Make Do and Mend


Posted on August 23rd, 2011 by by admin

Patches are a great way t0 get into recycling and reusing fabrics in fresh and inspiring ways. You can make patches to use up your old scraps or remnants of fabric rather than just throwing them away; you can also use them to liven up or repair worn clothing, accessories or furnishings. Parches also make fabulous little presents they're easy to slip into a card! This is a great starter project that would also be ideal for an adult and child to tackle together: kids will love customizing their clothes or school bags with these patches. We have chosen an ever-popular heart motif for our patch. Appliqu is the technique of applying fabric shapes to a background fabric to create surface decoration. There are a number of appliqu methods; our preferred method is machine appliqu using a fusible webbing to apply the design, which is then finished with a machine zigzag stitch. If the patch is going to be practical, for example to cover up a worn-out area on the knees of jeans, you will need to use durable fabric such as denim, canvas or corduroy. We used two medium-weight cottons, with scarlet and white polka-dot patterns for visual impact. If the patch is going to be purely decorative, you could use more delicate fabric, such as printed cotton lawn, silk doupion or velvet. You will need Two scraps of fabric in contrasting colors /patterns Piece of medium-weight felt 14x 14cm (5-1/2 x 5-1/2 in.) Double-sided fusible webbing Polyester sewing thread Embroidery threads

Pressing doth Draw two heart-shaped templates (one smaller, one larger} onto a piece of pattern paper. Cut the tern plates Out and trace around them with a pencil onto the smooth side of the fusible webbing. Cut roughly round the shape, leaving a margin of about 5mm (1/4'} outside the pencil line.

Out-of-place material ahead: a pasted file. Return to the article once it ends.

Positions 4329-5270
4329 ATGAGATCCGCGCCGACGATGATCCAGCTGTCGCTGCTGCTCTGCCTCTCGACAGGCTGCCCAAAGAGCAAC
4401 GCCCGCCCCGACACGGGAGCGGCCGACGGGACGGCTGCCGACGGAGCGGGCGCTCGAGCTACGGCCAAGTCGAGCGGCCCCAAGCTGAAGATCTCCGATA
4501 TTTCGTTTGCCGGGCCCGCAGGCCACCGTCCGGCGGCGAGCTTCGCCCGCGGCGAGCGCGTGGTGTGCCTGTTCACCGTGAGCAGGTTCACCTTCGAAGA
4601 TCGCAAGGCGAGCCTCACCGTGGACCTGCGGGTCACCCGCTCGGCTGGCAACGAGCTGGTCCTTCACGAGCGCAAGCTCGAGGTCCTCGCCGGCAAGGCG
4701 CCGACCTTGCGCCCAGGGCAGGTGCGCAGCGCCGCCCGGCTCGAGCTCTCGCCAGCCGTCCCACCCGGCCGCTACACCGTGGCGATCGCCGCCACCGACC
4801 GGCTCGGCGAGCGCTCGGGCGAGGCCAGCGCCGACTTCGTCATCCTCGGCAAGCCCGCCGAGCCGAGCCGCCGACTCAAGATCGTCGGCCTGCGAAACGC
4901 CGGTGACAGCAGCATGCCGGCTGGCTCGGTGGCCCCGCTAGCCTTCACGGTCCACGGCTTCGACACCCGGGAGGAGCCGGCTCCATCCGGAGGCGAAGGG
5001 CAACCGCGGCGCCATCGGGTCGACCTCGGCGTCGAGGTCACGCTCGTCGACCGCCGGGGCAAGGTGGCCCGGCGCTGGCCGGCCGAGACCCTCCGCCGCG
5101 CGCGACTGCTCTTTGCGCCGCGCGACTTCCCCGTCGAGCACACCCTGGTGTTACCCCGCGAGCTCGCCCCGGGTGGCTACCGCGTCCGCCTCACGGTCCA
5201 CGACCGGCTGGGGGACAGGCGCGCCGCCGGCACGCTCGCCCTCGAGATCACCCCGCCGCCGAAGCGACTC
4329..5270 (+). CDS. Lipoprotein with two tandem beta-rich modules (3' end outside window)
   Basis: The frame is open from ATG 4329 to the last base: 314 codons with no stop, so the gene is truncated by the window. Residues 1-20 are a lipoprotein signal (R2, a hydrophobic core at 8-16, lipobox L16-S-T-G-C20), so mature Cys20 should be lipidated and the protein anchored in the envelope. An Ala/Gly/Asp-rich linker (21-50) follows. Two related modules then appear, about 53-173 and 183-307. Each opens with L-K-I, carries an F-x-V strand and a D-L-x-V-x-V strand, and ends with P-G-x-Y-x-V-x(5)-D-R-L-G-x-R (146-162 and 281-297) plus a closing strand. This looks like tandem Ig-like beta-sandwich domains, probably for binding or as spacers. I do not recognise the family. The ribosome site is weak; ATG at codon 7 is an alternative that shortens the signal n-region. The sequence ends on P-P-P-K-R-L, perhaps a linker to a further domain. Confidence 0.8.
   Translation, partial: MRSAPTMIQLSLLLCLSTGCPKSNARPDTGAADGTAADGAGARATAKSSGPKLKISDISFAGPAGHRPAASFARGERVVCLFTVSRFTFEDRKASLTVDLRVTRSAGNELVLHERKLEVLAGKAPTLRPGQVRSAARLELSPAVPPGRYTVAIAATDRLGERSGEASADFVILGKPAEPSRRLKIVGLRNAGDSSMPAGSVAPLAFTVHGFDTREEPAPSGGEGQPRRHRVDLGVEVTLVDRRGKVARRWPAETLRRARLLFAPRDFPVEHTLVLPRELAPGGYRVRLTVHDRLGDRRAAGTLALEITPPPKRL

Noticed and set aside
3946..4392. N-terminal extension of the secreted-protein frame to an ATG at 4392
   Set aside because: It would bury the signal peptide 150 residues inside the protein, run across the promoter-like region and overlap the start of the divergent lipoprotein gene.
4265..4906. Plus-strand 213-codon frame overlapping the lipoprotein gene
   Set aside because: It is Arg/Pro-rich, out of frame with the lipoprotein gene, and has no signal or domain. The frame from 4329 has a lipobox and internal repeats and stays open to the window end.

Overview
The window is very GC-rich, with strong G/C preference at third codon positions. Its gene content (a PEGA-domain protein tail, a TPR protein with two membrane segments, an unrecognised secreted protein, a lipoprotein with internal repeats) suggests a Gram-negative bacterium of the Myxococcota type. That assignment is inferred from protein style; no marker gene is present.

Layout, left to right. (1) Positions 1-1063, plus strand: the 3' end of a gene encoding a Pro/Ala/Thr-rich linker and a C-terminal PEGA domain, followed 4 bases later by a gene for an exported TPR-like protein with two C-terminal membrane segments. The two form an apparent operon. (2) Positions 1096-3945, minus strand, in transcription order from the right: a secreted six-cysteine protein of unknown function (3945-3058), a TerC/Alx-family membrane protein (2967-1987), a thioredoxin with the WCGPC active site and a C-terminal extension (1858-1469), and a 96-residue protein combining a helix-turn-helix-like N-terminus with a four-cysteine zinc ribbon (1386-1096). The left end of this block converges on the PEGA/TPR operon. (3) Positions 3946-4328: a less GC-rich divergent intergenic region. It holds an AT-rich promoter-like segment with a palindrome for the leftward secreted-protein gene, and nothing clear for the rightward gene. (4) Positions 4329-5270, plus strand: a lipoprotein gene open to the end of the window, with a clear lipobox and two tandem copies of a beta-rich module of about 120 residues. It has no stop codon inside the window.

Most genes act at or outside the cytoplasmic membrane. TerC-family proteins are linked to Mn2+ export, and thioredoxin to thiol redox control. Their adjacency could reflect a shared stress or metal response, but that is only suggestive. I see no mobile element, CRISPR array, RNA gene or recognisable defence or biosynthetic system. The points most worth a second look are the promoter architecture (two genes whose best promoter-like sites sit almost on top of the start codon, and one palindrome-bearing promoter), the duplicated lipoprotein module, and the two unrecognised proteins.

Take the two pieces of fabric you are using for the patch. Place the larger shape pencil-side up onto the wrong side of your first fabric in a poison that gives you the best pattern coverage, Cover with a pressing doth to protect your iron from any glue residue . using the medium setting. press (fuse) for about 15 seconds until the shape is secure. Repeat with the second, smaller shape. Cut out both heart shapes along the pencil lines.

Peel the paper backing off the smaller heart. position it careful 1 in the centre of the large heart shape with a pin and fuse (a),

Peel the paper backing off the large heart, place it onto the piece of felt and fuse. Next, set your sewing machine the standard straight stitch and. starting at the top middle point, stitch around the large heart. 2mm (1/4) from the outer edge. Then, using sharp scissors, trim back the felt to the fabric edge (b).

Now set your sewing machine to zigzag for appliqu stitching and zigzag around the edge of your shape Choosing an embroidery thread that picks up a color within your design (we used white to stand out against the scarlet, blanket stitch around the smaller heart (see post on this page). These patches make wonderfully vibrant and colorful additions to children's clothing. If you don't want to use a sewing machine to make the patch, simply follow steps 1-3, neaten the edges with blanket stitch or pinking shears and sew the patch in place using running stitch. We've suggested using motifs of a snail, a star, a butterfly and a flower.

So we finished this project off by carefully pinning the patch to a pocket and then sewing it in place using a large decorative overstitch, you could use a large Embroidery stitch or, if the patch is in an area that is easily accessible using your sewing machine, you could machine stitch it in place.